Travel Experiences in the UK

We have found that often, what you remember most from vacation are the experiences you have enjoyed together. We purposely planned some into our recent trip to the UK, and they proved to be a welcome change of pace from touring houses and museums and cities.

The first of these was a chartered Land Rover safari with Highland Safari in the Scottish Highlands (click here for more information).


Truly, this was one of the highlights of the trip for all three of us! Our marvelous, kilted guide, Sandy, entertained us with his dry wit, tutored us in Scottish customs and lore, and offered expert driving advice as we each took a turn at the wheel off-roading in the Scottish Highlands.



Look at that happy face! A Land Rover...an old one with the tire on the hood and the winch on the front...is her dream car! She buckled down and learn to drive a stick-shift just so she could drive on this safari.


Here she comes to ford the creek!




We admired the beautifully green views of the green pastures in the valleys. Sheep!


And we followed our guide out to see a grouse butt. Those circular areas are where grouse hunters would stand and wait for the grouse to fly and then take aim. (Think Downton Abbey...especially the episode in Scotland where they go out in groups to grouse hunt.) He said these grouse butts are about 100 years old.




On our safari, we stopped for a time in a crude shelter called a bothy (rhymes with frothy) to warm up with cups of steaming hot tea and some shortbread. It was spitting snow at us on our trip with the wind blowing about 30 mph, so we were very grateful for some warmth.


Quite possibly my favorite photo of the three of us from the whole vacation!

Hubby had a birthday while we were on vacation, so we devoted that day to some activities we knew he would enjoy. We enjoyed a tour of Hawkshead Brewery in Staveley (click here for more information) and clay pigeon shooting at Crabtree Clay Shoot in Lupton (click here for more information).


What a beautiful location! The green, green hills just took our breath away!


Dress code here includes a hat!


While Hubby is an experienced shooter, Colette was new to clay shooting. She did great! She even got "the rabbit", a clay that skitters along the ground, which her dad missed. I do believe she was a bit exultant about that!




When my brother was in elementary school, he had a British pen pal. This pen pal came and stayed with our family for about a week one summer. Then my brother went to England and stayed with his family the next year. And the pen pal did the same one more time. Through the marvels of Facebook, we are now cyber friends. And we met him and his family for a bit of hiking in the town of Malvern and for dinner. It was the season that the bluebells bloom and they were just gorgeous!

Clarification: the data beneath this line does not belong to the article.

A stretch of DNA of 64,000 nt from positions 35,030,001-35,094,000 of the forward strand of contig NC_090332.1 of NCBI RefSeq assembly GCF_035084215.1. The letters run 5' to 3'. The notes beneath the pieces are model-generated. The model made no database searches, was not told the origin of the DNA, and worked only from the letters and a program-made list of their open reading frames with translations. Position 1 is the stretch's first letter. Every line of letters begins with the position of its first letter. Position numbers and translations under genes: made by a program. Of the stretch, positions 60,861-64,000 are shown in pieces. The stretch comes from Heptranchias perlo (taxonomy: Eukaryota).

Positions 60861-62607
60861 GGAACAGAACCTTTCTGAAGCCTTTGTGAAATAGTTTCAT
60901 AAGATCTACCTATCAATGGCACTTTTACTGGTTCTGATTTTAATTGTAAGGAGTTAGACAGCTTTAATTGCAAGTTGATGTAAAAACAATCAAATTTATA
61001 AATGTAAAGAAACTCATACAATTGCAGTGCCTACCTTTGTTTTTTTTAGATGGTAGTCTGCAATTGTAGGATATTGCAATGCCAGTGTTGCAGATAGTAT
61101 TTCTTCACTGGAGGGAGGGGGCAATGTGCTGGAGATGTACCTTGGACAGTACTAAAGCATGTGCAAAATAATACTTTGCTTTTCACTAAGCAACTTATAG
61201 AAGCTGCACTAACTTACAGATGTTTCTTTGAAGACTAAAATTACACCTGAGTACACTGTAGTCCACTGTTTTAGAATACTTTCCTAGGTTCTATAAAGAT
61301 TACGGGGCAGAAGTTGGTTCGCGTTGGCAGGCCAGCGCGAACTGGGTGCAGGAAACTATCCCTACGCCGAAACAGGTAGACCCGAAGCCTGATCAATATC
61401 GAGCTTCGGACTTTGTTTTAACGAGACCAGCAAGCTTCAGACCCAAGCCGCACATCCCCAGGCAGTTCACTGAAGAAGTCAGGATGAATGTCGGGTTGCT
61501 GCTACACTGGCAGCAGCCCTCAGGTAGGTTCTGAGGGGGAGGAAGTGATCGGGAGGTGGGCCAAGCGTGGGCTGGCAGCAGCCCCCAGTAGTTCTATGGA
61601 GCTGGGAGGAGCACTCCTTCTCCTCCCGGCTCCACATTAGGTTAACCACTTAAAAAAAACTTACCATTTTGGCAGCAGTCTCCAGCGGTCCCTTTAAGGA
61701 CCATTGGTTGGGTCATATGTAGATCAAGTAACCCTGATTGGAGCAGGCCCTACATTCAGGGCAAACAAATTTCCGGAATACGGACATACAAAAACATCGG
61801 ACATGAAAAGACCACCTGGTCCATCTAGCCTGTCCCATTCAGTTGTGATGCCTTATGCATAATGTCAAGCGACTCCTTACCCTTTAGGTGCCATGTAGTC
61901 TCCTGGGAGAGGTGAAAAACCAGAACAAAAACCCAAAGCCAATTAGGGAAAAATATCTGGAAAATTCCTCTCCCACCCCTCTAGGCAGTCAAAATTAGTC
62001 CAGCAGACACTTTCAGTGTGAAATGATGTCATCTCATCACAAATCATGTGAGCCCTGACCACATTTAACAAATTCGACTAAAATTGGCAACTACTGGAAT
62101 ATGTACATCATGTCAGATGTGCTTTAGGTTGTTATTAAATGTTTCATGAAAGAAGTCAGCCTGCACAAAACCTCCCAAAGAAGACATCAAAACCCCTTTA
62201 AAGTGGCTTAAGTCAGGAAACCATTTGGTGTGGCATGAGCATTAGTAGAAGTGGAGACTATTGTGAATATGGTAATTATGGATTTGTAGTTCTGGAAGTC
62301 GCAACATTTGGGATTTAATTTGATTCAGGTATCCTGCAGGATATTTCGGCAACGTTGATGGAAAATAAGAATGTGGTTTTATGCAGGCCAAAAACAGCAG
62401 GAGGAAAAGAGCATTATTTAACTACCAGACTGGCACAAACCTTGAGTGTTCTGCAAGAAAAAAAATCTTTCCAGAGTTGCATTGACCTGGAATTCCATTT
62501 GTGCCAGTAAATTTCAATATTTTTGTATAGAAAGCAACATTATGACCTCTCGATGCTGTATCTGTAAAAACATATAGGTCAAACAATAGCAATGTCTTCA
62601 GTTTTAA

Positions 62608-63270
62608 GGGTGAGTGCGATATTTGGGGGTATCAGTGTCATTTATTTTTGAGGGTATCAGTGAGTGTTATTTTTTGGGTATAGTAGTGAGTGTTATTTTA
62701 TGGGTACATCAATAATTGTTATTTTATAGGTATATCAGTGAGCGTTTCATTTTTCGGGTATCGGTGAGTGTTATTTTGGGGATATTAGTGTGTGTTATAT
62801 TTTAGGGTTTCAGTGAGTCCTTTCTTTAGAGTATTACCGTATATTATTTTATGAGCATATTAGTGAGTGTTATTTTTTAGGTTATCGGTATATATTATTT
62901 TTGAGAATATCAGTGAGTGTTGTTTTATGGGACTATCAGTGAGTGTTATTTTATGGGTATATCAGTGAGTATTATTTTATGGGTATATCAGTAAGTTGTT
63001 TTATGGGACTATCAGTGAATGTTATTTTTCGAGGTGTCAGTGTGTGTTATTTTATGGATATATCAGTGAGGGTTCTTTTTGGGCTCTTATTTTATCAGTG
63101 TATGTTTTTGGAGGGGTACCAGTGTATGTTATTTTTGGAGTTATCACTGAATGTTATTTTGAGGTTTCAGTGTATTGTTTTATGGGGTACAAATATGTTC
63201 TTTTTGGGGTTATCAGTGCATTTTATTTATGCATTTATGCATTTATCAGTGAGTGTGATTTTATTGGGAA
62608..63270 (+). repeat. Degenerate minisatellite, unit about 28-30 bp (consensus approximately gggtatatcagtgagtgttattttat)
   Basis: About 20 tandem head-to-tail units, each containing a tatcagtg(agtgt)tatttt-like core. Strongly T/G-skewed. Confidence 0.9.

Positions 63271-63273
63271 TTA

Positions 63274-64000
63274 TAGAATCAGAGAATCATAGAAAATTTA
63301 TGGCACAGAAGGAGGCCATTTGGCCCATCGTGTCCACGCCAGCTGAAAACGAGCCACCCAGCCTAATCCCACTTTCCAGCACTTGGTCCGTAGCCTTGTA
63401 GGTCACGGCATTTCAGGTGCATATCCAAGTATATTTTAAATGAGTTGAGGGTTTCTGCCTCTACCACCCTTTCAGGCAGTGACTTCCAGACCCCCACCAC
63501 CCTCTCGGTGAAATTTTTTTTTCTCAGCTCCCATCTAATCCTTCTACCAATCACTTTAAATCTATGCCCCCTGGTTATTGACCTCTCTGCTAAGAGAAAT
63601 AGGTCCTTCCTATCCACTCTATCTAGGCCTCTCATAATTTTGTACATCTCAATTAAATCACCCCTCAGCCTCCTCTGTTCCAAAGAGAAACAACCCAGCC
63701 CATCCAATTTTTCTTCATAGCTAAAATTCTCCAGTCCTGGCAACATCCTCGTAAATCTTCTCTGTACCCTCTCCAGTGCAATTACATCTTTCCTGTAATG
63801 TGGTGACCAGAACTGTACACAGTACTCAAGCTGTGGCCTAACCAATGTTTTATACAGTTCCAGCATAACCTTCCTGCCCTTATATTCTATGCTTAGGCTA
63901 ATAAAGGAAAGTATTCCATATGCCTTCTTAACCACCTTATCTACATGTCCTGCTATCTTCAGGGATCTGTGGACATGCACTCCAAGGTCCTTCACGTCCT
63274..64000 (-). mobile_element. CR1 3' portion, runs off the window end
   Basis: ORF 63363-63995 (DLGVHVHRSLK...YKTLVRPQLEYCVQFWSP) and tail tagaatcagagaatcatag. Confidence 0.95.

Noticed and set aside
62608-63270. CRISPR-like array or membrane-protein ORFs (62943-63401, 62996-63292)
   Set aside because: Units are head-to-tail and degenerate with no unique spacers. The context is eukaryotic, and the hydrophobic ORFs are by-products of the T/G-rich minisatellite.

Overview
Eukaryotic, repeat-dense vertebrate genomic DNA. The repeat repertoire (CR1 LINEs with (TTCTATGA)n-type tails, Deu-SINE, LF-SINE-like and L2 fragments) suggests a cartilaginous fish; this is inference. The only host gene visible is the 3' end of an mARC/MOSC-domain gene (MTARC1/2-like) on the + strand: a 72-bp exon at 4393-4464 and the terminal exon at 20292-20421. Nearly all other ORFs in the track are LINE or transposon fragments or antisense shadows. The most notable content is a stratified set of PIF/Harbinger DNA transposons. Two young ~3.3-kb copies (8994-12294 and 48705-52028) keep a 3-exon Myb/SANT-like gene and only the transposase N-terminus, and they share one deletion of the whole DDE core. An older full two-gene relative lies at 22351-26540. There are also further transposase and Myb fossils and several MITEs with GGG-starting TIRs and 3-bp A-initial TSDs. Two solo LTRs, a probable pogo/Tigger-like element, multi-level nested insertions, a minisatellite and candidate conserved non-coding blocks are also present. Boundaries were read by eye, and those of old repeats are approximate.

Touring Chatsworth House & Highclere Castle

In addition to touring Hill Top (Beatrix Potter's home) and Levens Hall (for that posting, click here), we toured Chatsworth House and Highclere Castle.

Chatsworth House (click here for more information) is one of the most impressive homes in the UK. It has been home to the Cavendish family since 1549. It was the filming location for Pemberly in the latest version of "Pride & Prejudice". And its park was landscaped by "Capability" Brown and is simply breathtaking! 



A few weeks before we toured Chatsworth House, a new exhibit of costumes and fashions had just opened. And while that was fascinating, it resulted in much of the house sort of being taken over by the exhibit, so I feel like I saw the exhibit, but had a difficult time looking past it to see the house itself. Additionally, many of the windows were shuttered or the curtains drawn, I presume to protect the textiles, so the house was very dark. But here is a glimpse at what caught my eye.






A beautiful John Singer Sargent painting, "Acheson Sisters", was on display.


 Remember this statue from "Pride & Prejudice"?


And in the gift shop, there was this bust with signage that made us chuckle.



The grounds are too beautiful to adequately describe. Statues and daffodils and fountains and grazing sheep and herds of deer and a cascading waterfall. It simply took my breath away!








By far, the favorite English country house that we toured was Highclere Castle, home to the Carnarvon family in real life, but otherwise known as Downton Abbey to the rest of us! (Click here for more information.) Highclere has a limited touring schedule, so booking our trip around a time that it was open for tours was a top priority for us. I booked the plane tickets and immediately purchased our Highclere tickets, and then I planned the rest of the trip around those dates.